Adar Poonawalla’s comment comes weeks after a volunteer in Chennai alleged he suffered adverse effects from the Oxford vaccine trials.
New Delhi: The chief of the world’s largest vaccine maker has asked the government to indemnify manufacturers against lawsuits. Serum Institute of India CEO Adar Poonawalla has asked the government to protect vaccine-makers from “frivolous lawsuits” as the company prepares to roll out vaccines to fight the coronavirus pandemic.
Mr Poonawalla’s comment comes weeks after a volunteer in Chennai alleged he suffered adverse effects from the Oxford vaccine trials. The Serum Institute of India (SII) defended a legal notice it had sent to the volunteer, saying it wanted to “safeguard the reputation of the company which is being unfairly maligned.”
We need to have the government indemnify manufacturers, especially vaccine manufacturers, against all lawsuits. In fact Covax and other countries have already started talking about that. What’s happening is when frivolous claims come up, and you see in the media something blown out of proportion… To dispel that the government needs to step in, with messaging with influencers to spread the right message,” Mr Poonawalla said at the Global Technology Summit 2020, organised by Carnegie India with The Print as its digital partner.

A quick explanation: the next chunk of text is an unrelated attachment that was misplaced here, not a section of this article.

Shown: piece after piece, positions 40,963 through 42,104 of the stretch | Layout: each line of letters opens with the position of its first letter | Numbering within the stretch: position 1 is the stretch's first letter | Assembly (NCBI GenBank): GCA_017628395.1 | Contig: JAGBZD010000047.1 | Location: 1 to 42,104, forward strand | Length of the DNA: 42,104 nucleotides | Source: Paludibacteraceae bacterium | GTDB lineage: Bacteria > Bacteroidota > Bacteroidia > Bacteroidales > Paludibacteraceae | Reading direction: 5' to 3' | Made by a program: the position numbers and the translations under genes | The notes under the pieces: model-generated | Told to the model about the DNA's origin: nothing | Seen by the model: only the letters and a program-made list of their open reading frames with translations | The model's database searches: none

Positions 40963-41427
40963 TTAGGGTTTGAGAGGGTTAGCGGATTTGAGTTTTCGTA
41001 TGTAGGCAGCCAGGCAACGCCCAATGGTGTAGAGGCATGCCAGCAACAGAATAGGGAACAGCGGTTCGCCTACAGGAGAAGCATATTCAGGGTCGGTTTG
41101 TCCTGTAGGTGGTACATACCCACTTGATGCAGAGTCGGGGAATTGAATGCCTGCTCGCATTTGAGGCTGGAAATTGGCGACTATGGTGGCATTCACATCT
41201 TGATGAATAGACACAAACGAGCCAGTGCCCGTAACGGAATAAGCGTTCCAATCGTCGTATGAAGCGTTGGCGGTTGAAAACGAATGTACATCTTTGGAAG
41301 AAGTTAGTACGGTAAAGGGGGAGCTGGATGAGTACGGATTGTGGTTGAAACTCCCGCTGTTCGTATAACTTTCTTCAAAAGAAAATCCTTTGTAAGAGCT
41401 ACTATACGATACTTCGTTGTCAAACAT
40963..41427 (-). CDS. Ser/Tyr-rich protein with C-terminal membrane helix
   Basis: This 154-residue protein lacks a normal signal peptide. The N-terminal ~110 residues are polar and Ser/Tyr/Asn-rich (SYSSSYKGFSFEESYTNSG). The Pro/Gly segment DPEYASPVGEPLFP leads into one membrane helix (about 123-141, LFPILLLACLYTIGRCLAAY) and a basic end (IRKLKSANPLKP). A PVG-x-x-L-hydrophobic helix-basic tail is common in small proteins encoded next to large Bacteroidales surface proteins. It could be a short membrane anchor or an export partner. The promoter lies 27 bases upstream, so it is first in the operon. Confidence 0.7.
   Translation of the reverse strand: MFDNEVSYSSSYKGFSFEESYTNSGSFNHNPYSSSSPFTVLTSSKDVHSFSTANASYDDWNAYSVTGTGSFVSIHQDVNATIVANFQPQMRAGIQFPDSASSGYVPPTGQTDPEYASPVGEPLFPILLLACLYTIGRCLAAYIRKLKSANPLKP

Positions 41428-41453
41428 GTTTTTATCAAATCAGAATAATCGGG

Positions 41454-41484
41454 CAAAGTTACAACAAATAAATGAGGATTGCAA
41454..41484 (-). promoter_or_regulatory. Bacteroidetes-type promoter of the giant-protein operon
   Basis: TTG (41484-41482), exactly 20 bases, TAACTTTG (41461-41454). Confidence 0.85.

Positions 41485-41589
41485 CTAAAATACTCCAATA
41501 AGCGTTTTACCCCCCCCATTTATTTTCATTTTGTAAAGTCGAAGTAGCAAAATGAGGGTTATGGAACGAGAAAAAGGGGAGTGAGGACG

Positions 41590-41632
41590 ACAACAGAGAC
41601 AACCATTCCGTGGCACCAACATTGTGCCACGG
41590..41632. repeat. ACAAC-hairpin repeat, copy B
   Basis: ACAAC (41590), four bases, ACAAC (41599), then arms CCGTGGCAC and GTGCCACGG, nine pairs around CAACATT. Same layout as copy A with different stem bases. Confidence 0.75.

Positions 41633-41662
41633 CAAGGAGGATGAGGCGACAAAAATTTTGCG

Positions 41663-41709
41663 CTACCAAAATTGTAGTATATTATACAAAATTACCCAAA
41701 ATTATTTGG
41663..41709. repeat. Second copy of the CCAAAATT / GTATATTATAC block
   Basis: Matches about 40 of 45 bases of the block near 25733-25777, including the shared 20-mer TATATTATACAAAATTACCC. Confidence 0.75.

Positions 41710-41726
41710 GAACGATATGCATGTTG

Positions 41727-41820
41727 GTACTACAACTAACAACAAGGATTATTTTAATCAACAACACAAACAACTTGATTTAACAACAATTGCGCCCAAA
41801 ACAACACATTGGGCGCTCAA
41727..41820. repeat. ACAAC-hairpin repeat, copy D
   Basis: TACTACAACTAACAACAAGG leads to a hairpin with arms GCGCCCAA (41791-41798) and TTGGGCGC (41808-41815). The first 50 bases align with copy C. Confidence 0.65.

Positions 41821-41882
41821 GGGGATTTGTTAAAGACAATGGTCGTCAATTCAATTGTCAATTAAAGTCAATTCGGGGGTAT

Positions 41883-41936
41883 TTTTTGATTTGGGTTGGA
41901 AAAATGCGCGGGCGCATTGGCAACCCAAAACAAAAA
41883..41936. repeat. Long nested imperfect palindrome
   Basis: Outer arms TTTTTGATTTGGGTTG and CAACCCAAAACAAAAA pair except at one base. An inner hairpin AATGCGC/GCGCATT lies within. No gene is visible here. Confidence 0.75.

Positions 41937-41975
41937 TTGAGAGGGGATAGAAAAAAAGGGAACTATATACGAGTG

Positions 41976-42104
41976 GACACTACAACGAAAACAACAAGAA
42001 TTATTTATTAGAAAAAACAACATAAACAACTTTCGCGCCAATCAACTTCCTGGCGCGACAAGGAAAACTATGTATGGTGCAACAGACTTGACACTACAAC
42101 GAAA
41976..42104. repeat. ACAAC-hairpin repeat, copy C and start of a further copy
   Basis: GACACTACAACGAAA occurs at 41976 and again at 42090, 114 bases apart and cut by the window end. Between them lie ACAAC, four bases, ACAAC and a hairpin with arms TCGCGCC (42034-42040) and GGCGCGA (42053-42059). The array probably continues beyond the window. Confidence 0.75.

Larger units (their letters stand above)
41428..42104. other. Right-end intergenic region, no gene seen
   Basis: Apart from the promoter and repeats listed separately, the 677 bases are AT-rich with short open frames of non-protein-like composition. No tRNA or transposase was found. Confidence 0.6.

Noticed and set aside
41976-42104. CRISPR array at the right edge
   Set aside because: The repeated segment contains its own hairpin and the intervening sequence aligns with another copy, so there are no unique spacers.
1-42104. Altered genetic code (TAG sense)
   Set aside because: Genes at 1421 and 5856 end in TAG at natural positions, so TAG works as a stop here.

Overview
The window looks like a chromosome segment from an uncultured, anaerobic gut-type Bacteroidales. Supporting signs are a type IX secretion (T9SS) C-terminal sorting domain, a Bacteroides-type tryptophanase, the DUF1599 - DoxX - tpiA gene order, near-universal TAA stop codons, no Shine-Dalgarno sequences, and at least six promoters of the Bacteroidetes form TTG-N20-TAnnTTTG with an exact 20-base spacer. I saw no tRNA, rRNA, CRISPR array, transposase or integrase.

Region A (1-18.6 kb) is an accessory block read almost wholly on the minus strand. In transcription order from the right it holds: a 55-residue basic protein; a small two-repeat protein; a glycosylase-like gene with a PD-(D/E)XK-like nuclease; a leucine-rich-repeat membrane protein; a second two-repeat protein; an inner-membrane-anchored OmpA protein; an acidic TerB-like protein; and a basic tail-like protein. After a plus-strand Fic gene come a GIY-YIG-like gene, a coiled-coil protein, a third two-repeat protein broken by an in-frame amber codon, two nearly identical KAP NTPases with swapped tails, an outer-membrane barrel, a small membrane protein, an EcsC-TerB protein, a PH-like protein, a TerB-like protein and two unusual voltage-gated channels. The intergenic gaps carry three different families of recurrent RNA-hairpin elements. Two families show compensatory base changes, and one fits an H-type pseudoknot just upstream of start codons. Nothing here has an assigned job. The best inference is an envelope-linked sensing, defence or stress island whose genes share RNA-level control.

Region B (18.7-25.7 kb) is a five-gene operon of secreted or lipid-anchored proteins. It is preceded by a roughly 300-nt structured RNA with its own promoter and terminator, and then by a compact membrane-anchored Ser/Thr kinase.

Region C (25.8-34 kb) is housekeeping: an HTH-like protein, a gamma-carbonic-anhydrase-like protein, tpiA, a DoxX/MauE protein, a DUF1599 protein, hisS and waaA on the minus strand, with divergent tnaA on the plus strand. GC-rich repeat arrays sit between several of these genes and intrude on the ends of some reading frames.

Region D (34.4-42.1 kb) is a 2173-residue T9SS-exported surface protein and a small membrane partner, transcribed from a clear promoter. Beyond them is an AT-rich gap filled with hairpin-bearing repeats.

Protocols have been set up to manage adverse reactions – minor, severe or serious – to the coronavirus vaccine, the government said in a press briefing on Tuesday, as it admitted that there is always “the possibility of an adverse event” post-immunisation.
The COVID-19 vaccine, when it becomes available, will be offered first to healthcare workers, frontline workers and people above 50, followed by those younger than 50 with associated comorbidities, and finally to the remaining population based on disease epidemiology and vaccine availability.Mr Poonawalla said vaccine manufacturers need to focus on their work and “frivolous lawsuits” could “distract them all day long”, adding such lawsuits can eventually bankrupt vaccine-makers.
Adverse events post-immunisation is a critical aspect. Even during universal immunisation, which has been going on for decades, some adverse effects are seen in children and pregnant women. So we can’t deny the possibility of an adverse event,” Health Secretary Rajesh Bhushan said at a press briefing on Tuesday, adding adverse effects had already been reported from countries where vaccination had begun.India surged past one crore coronavirus cases on Saturday, government data shows; it’s the second-highest in the world, although new infection rates have fallen sharply in recent weeks.